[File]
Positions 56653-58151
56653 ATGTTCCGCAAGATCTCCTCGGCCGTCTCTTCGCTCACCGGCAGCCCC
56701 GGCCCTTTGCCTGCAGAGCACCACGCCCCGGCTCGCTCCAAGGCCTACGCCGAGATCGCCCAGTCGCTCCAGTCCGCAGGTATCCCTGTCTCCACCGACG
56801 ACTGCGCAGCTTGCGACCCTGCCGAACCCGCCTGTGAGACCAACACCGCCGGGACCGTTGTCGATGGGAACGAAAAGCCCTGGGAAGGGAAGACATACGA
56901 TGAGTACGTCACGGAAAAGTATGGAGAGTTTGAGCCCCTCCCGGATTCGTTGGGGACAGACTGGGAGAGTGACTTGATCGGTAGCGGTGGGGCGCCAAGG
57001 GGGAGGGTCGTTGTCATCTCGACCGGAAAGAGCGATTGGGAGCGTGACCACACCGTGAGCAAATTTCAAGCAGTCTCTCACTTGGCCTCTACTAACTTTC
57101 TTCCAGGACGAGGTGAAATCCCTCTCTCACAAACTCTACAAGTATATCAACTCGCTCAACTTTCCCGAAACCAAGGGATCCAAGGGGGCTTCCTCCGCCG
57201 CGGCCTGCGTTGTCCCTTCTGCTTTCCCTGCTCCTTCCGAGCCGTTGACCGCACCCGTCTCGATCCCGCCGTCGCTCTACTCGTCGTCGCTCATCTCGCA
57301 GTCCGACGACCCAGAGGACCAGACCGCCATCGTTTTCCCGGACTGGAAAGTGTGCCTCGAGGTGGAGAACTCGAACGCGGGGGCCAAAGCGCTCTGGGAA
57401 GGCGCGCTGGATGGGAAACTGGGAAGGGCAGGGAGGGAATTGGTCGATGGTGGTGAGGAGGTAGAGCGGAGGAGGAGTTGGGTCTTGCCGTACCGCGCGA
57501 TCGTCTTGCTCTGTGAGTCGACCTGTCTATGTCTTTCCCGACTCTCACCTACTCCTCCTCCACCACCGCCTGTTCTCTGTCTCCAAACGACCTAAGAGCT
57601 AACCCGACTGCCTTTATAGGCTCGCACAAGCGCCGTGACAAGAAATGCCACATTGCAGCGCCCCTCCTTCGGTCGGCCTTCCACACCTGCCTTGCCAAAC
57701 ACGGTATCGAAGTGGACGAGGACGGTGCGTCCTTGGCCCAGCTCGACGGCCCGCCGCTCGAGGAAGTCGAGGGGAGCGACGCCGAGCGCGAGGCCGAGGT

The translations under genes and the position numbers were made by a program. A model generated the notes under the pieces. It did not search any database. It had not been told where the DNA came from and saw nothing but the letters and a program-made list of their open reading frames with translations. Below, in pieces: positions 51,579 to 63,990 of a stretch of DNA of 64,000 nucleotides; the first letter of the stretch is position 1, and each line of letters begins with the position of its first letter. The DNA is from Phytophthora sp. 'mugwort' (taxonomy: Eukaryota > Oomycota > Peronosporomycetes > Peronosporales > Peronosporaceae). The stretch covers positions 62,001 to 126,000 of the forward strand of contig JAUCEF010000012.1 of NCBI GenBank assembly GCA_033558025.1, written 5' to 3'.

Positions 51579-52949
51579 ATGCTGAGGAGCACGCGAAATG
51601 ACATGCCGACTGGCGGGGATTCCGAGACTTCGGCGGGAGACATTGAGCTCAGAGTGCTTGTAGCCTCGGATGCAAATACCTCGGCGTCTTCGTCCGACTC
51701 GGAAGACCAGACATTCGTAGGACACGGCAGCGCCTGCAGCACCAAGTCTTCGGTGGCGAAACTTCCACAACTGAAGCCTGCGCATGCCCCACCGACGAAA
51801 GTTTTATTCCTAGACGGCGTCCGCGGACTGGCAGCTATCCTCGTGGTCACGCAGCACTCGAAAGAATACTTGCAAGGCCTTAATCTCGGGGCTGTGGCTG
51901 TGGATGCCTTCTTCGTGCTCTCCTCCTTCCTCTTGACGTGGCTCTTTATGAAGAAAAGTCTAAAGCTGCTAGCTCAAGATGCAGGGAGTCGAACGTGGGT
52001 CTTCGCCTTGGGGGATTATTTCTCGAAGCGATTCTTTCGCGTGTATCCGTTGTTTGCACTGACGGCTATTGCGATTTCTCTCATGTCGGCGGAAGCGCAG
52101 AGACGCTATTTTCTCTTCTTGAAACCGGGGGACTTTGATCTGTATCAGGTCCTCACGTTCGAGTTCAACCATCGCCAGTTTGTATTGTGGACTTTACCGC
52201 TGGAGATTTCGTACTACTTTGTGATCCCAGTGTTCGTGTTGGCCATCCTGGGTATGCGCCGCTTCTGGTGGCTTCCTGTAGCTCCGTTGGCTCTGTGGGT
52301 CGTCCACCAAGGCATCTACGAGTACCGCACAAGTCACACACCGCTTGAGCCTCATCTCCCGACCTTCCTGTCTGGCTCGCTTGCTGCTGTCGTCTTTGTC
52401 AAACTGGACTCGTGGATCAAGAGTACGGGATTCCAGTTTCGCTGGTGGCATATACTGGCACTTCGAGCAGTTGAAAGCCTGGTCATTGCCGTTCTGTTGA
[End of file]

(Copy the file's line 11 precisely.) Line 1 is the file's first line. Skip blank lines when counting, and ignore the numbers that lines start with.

57501 TCGTCTTGCTCTGTGAGTCGACCTGTCTATGTCTTTCCCGACTCTCACCTACTCCTCCTCCACCACCGCCTGTTCTCTGTCTCCAAACGACCTAAGAGCT